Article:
A few words of recommendation about this excellent book from Nina Allan. I'll say upfront: this book is almost impossible to talk about without spoilers. You have been warned.

The Race is a complex, experimental novel of multiple narratives, each of which seems to ripple out from the previous one. It eases you in gradually, with a first section that seems, initially, to be a well-written but relatively simple science-fiction story. It tells the story of Jenna, living in a place called Sapphire, a town in an alternative version of England, after some disaster. Sapphire is a place with little going on apart from the racing of genetically modified 'smart-dogs', a sport which Jenna and most of the other characters are involved with, one way or another. This includes her brother Del, a shady character - the plot hinges around Del's schemes finally catching up with him, affecting his family and Jenna herself. Sapphire, whilst an interesting setting, is something of a backwater, and the reader might confidently predict that Allan will expand the scope later in the novel, zooming out to explain more about this world and how it came to be... that's how these kind of stories work, right? Well, Allan certainly does zoom out, but not in a way anyone is likely to predict.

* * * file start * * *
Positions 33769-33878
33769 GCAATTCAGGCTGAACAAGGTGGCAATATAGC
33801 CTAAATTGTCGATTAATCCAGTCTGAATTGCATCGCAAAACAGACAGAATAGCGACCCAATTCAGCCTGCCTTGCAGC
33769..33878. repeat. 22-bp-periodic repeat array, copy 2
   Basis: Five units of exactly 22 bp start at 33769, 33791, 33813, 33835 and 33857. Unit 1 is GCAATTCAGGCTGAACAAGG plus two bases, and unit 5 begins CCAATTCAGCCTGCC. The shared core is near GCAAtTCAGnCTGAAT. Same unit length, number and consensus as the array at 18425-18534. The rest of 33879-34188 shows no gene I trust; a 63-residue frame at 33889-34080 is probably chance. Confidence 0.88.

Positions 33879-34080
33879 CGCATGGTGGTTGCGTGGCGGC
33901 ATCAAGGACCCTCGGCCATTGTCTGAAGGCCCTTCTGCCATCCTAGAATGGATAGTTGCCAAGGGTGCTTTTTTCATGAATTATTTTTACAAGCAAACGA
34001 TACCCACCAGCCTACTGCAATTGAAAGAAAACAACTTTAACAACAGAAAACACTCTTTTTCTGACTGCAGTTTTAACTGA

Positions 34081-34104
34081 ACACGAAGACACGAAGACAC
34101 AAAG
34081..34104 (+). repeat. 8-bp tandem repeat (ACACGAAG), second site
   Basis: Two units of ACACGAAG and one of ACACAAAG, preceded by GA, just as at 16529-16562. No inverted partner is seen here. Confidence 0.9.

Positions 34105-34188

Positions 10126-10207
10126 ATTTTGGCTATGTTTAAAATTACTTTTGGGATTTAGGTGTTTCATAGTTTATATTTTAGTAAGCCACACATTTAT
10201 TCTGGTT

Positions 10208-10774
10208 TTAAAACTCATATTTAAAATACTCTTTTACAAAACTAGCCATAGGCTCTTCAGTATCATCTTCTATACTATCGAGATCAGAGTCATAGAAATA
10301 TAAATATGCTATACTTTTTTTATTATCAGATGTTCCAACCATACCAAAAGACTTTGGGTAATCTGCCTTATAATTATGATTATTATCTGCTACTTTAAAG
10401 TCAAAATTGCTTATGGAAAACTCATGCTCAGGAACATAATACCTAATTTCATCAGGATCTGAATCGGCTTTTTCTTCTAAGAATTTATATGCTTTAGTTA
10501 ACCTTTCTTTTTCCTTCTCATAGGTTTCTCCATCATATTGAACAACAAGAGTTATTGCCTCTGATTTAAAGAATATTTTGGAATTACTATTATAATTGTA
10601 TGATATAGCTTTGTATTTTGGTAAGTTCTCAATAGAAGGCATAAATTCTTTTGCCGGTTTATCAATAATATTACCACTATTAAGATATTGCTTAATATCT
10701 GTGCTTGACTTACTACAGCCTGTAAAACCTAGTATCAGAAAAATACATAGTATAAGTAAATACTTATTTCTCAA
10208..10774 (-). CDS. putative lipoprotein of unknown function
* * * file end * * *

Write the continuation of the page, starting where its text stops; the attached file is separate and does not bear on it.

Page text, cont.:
(If you ignored the spoiler warning above, they really are coming now.)

The second part of the novel immediately pulls the rug from under us–it is set in our real world, and focuses on a character called Christy. Christy is an author, and she writes stories which are set in the town of Sapphire... Christy, like Jenna, has a brother whose violent actions destroy the relationships of those around him. The reader is given to understand that the fictional events of the first part of The Race are, at least in part, a reflection of this second 'non-fictional' section. But is Christy writing to explore her own experiences, or to hide from the implications of them?